MAGA rioter pleads guilty after insisting that Ashli Babbit didn't exist
(DOJ Photo)

A California man pleaded guilty Thursday to the oft-used misdemeanor charge of parading in the Capitol during the January 6 insurrection.

Philip Weisbecker, 50, of San Diego County, is not accused of violence in the Capitol. But his over-the-top rhetoric in the wake of his day in the Rotunda may have set him apart.

Weisbecker told the judge he now lives near the Mexican border, the San Diego Tribune reported. But at the time of the riot he lived in Ocean Beach, CA -- the home county of rioter Ashli Babbitt, who was fatally shot by an officer as she tried to breach the House Chamber.

As reported last October at RawStory.com, that led to this priceless narrative in the FBI criminal complaint:

“Weisbecker talked about Ashli Babbitt, who was supposedly shot in the U.S. Capitol and was from O.B. (Ocean Beach). Weisbecker said she did not exist as he knew everyone from that area, and that he has asked his friends, and no one knew her. Weisbecker asked where her [Ashli Babbitt's] funeral was. He stated it had not been here [San Diego] so she [Ashli Babbitt] was not from here [San Diego]. Weisbecker said Babbitt was not actually her last name.”

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Weisbecker would also claim that statistics show Donald Trump is still president and that Antifa caused the Capitol riot and other conspiracies. In Thursday’s virtual hearing, he was more subdued, as the Tribune reported:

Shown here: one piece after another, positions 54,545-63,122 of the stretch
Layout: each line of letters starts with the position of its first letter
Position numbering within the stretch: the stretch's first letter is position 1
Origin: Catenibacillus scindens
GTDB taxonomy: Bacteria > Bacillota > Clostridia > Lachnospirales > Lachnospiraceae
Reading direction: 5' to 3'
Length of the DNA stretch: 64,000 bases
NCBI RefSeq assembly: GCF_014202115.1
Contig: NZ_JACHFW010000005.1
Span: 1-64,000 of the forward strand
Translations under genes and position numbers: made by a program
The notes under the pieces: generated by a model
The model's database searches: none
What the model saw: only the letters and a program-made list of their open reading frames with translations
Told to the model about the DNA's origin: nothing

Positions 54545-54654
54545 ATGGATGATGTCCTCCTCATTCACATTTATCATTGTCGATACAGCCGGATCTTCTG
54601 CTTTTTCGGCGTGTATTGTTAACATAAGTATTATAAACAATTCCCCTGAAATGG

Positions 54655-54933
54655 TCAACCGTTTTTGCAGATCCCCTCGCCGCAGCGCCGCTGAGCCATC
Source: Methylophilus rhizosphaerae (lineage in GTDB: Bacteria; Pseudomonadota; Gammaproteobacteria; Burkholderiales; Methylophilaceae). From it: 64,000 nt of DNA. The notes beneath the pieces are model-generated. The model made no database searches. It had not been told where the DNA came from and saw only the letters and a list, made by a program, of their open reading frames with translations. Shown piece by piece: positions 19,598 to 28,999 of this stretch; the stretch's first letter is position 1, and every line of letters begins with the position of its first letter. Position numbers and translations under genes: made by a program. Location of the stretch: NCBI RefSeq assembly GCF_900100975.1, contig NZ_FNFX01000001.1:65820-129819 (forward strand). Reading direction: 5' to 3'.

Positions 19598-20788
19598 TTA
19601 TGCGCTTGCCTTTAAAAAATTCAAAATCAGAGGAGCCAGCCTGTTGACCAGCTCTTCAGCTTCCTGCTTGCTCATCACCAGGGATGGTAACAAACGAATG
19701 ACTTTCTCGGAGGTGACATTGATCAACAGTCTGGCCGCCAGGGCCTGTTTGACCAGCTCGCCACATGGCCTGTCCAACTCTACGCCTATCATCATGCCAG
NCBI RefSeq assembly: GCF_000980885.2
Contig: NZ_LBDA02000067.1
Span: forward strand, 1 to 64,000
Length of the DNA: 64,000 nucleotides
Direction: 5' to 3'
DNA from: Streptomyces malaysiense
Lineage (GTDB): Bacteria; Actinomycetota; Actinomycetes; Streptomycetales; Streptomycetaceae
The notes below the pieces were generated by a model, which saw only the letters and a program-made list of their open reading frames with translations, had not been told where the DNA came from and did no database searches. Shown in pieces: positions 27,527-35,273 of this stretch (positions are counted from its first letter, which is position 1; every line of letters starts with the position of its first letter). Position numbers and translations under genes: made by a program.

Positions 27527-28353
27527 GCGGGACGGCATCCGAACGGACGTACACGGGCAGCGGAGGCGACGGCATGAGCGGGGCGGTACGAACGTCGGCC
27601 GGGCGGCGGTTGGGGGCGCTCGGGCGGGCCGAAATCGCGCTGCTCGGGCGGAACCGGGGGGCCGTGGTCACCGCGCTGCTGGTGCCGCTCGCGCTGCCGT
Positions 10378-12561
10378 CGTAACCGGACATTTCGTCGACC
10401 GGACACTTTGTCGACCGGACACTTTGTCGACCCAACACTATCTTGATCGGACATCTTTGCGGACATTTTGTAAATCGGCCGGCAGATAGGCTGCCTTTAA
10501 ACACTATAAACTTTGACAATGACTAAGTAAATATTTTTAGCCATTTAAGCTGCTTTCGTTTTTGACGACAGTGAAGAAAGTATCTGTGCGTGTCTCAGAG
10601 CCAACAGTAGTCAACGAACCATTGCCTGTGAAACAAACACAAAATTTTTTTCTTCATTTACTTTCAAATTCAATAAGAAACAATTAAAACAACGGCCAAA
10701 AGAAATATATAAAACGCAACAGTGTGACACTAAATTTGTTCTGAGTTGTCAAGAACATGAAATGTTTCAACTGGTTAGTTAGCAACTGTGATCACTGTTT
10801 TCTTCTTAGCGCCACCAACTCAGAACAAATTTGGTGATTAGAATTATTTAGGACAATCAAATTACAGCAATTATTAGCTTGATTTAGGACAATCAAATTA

“In the plea agreement read during the hearing, Weisbecker admitted to entering the Capitol, going into Pelosi’s offices, and then spending a considerable amount of time in the Rotunda. The judge noted there were no allegations tying him to violence or destruction.”

But there was this: “The plea comes a week after another man with San Diego ties — former Coronado resident Jeffery “Alex” Smith — was tentatively sentenced to three months in prison on the same charge.”

And Weisbecker seems to have made himself the object of extra curiosity:

“The plea agreement also provided that Weisbecker would “allow law enforcement to sit down with him before sentencing and review his social media postings from around the time of the breach and the instances he was interviewed by authorities about the case,” the newspaper reported.

A sentencing hearing has been set for June 27. Weisbecker faces up to six months in prison.

You can read the criminal complaint against him here.